Lumumba, Patrice Emery

The following article is from The Great Soviet Encyclopedia (1979). It might be outdated or ideologically biased.

Lumumba, Patrice Emery


Born July 2, 1925, in Onalua, Kasai Province; died January 1961 in Katanga (now Shaba). Leader of the liberation movement in the Democratic Republic of the Congo (now the Republic of Zaire). The son of a peasant. Graduating from missionary schools, Lumumba worked as a clerk and a postal official and then as an employee in a Belgian company. At the same time he was engaged in literary and journalistic activities: he founded the newspaper Uhuru (Freedom) and was manager of the weekly Indépendance. In 1958 he founded the Congolese National Movement, which came out for the unconditional granting of independence to the Belgian Congo, and was elected its chairman. He was persecuted by the authorities. In January and February 1960 he attended the Round Table Conference in Brussels, which adopted the decision to grant independence to the Belgian Congo. In June 1960, Lumumba became premier of the Democratic Republic of the Congo. He came out against internal separatism and the armed aggression of Belgian colonizers in July 1960; in September 1960 he was ousted from power, arrested, and transferred to Katanga, where he was murdered. In 1966 he was officially proclaimed a national hero. In 1961 the People’s Friendship University in Moscow was renamed the Patrice Lumumba People’s Friendship University.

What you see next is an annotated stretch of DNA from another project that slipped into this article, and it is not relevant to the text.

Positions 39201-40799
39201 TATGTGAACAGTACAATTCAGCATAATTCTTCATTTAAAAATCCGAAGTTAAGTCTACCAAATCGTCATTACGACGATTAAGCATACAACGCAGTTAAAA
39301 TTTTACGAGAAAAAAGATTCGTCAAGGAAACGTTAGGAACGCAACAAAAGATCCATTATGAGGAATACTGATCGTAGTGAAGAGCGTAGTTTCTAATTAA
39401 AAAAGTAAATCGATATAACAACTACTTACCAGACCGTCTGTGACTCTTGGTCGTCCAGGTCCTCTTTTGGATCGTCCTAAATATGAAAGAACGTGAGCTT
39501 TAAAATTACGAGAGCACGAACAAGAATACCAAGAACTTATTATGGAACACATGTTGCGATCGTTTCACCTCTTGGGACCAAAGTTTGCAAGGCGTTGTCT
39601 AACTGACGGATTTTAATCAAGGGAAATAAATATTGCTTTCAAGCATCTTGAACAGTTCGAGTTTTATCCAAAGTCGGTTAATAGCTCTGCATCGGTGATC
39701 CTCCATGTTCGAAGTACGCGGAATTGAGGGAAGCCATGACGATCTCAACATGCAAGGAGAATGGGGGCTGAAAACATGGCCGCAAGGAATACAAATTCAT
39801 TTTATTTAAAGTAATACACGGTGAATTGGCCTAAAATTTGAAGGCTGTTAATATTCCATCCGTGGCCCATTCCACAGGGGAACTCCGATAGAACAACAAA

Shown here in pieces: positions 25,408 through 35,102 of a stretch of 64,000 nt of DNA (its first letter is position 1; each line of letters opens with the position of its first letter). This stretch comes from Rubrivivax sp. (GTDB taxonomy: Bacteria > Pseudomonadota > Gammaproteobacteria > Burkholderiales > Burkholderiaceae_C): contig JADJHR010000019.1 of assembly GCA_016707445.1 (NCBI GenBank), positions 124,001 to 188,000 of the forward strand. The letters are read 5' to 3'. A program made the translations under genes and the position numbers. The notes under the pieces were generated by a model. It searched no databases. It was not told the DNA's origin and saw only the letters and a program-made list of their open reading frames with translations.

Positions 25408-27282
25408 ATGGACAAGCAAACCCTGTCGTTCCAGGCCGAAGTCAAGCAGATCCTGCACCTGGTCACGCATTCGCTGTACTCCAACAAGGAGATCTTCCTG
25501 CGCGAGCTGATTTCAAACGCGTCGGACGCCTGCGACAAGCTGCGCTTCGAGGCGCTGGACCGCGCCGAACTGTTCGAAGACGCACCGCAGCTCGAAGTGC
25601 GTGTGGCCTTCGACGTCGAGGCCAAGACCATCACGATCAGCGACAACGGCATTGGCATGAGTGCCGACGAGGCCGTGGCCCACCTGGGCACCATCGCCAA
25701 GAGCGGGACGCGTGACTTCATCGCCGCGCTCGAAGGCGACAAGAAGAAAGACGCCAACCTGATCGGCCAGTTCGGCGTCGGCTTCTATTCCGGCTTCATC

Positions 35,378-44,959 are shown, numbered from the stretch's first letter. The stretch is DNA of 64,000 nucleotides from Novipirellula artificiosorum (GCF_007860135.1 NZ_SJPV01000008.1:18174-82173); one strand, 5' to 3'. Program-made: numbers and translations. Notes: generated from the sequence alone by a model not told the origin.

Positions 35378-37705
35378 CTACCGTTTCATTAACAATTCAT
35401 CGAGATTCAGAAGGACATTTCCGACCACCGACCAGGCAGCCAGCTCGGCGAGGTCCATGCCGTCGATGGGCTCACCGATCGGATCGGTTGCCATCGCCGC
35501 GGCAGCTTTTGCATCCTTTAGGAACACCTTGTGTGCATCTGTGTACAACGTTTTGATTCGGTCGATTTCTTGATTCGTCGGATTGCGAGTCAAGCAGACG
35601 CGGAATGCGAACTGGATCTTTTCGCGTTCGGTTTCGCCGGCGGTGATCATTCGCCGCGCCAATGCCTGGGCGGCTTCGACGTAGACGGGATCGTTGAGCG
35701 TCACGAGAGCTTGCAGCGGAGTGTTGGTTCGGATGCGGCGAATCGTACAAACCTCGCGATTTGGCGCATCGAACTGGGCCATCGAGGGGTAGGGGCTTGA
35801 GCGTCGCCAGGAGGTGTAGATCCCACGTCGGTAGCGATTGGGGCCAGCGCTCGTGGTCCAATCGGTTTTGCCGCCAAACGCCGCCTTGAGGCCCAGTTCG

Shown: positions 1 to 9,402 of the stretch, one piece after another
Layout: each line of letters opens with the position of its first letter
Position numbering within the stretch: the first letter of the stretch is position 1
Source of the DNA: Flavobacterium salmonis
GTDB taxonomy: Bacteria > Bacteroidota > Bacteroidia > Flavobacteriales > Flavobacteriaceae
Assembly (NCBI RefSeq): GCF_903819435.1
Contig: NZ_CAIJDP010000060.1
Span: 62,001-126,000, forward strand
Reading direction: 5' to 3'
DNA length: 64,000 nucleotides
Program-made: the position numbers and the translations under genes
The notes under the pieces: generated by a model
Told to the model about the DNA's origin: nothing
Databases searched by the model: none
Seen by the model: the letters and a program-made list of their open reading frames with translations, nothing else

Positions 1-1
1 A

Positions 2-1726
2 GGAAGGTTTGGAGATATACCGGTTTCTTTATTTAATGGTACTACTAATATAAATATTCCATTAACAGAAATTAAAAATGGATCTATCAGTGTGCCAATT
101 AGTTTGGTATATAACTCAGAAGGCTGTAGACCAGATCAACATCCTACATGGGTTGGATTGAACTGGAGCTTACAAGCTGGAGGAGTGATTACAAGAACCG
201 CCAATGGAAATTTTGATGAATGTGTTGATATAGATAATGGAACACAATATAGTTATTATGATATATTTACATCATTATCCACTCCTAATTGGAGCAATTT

La Pensée politique. Paris, 1963.


Khokhlov, N. P. P. Lumumba. Moscow, 1971.
Lopez Alvarez, L. Lumumba ou l’Afrique frustrée. Paris [1965].
The Great Soviet Encyclopedia, 3rd Edition (1970-1979). © 2010 The Gale Group, Inc. All rights reserved.
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